It's cookie season!
People all over the world use the holiday season as an excuse to crank out batch after batch of cookies. It's a magical time, as many families also use cookie baking as an opportunity to get together with loved ones or celebrate a tradition.
But most holiday cookie recipes won't fly if you're on the keto diet.
Not that you can't indulge from time to time (you totally can), but having a keto-friendly cookie recipe on hand is an awesome way to get the best of both worlds: you get to spend time with family eating cookies while sticking to your diet.
Sounds pretty good, right? It is.
And while most diet-friendly desserts leave something to be desired, we're positive you'll love this low-carb chocolate cookie recipe.
If you make this recipe, be sure to post a photo on Instagram and tag @ketologic!
Why You Need To Try These Keto Chocolate Cookies
Here are four reasons you should give these keto chocolate cookies a try this holiday season.
1. Easy and Convenient To Make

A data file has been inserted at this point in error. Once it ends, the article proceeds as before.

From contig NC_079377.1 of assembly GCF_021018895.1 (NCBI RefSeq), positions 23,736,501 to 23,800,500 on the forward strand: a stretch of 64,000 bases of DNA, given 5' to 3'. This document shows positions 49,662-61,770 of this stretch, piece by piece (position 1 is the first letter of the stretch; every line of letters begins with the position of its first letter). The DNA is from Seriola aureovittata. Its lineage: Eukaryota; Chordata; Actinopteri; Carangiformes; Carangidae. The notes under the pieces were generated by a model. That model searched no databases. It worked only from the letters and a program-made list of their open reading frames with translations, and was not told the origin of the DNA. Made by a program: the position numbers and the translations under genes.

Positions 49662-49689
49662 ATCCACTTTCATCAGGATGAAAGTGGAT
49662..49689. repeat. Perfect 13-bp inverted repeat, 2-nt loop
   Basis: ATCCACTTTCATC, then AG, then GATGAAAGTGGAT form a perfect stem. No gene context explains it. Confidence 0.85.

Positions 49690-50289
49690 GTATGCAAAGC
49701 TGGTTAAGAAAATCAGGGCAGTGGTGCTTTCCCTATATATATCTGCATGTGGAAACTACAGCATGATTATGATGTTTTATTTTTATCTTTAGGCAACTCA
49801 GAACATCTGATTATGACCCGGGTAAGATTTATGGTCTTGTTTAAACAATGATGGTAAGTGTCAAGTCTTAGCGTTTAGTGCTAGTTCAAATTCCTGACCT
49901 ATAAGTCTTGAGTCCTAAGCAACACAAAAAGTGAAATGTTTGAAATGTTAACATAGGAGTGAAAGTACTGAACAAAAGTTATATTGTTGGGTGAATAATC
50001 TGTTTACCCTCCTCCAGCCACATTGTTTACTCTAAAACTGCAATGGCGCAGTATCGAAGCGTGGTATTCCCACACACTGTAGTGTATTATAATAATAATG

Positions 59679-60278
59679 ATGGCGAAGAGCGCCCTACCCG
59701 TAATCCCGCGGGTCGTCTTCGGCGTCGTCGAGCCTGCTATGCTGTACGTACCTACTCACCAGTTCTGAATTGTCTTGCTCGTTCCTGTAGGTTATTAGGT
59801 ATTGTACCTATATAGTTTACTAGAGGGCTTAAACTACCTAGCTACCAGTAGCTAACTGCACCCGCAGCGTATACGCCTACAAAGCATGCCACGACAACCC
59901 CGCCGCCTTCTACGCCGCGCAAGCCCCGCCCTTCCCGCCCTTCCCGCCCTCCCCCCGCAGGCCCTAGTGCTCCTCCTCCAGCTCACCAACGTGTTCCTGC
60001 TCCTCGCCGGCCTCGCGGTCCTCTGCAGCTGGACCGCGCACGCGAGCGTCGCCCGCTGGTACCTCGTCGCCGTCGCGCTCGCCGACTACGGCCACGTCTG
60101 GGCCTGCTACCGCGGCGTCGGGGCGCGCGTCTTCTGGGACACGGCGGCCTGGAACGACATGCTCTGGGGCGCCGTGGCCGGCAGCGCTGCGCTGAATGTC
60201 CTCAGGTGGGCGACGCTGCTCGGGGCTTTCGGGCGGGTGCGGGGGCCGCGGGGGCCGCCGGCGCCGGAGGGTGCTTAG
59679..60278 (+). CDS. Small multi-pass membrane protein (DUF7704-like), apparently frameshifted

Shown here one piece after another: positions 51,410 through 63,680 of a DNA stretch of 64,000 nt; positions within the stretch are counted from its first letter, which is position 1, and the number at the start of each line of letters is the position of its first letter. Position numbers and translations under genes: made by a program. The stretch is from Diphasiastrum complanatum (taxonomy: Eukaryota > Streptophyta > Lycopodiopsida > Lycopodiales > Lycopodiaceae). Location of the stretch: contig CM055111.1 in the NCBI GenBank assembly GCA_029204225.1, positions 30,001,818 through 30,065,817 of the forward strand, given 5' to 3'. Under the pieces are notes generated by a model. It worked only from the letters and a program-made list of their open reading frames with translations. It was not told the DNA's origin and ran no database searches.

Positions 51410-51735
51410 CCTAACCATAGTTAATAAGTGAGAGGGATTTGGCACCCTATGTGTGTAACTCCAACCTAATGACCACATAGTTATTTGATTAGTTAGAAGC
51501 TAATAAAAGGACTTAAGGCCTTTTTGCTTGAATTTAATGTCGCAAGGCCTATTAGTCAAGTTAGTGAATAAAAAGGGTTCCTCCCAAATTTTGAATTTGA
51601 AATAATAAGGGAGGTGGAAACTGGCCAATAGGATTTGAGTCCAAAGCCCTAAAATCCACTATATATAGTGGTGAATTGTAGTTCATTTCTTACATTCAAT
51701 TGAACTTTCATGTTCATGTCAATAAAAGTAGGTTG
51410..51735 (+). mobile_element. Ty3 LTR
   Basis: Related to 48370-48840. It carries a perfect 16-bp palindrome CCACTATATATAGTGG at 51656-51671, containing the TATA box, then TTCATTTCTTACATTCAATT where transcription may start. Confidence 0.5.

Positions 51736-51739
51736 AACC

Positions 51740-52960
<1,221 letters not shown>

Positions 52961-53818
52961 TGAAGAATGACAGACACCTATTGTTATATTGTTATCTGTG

Convenience is key around the holidays, and this keto cookie recipe couldn't be easier. Most of the ingredients are also low-carb staples, so the only thing you might need to make a run to the store for is some extra chocolate and peppermint oil.
The recipe calls for erythritol, a natural sugar-free sweetener. It's one of the best keto-friendly sweeteners you can find. You can substitute erythritol for sugar 1:1 and there’s no unpleasant aftertaste.
2. One Serving Only Has 4g Net Carbs
Looking at the nutrition facts, you might be thinking, "16.5 grams of carbs per cookie? That's a little high for keto, isn't it?"
And you'd be right, most of the time. That's about one-third of your daily carbs in one treat—doable, but not ideal if you plan to eat carbs throughout the day (or have more than one cookie).
What makes these chocolate cookies keto-friendly is their net carbs, which takes into account sugar alcohols and fiber. To calculate net carbs, remember this formula:
Net Carbs = Total Carbs - Fiber - Sugar Alcohols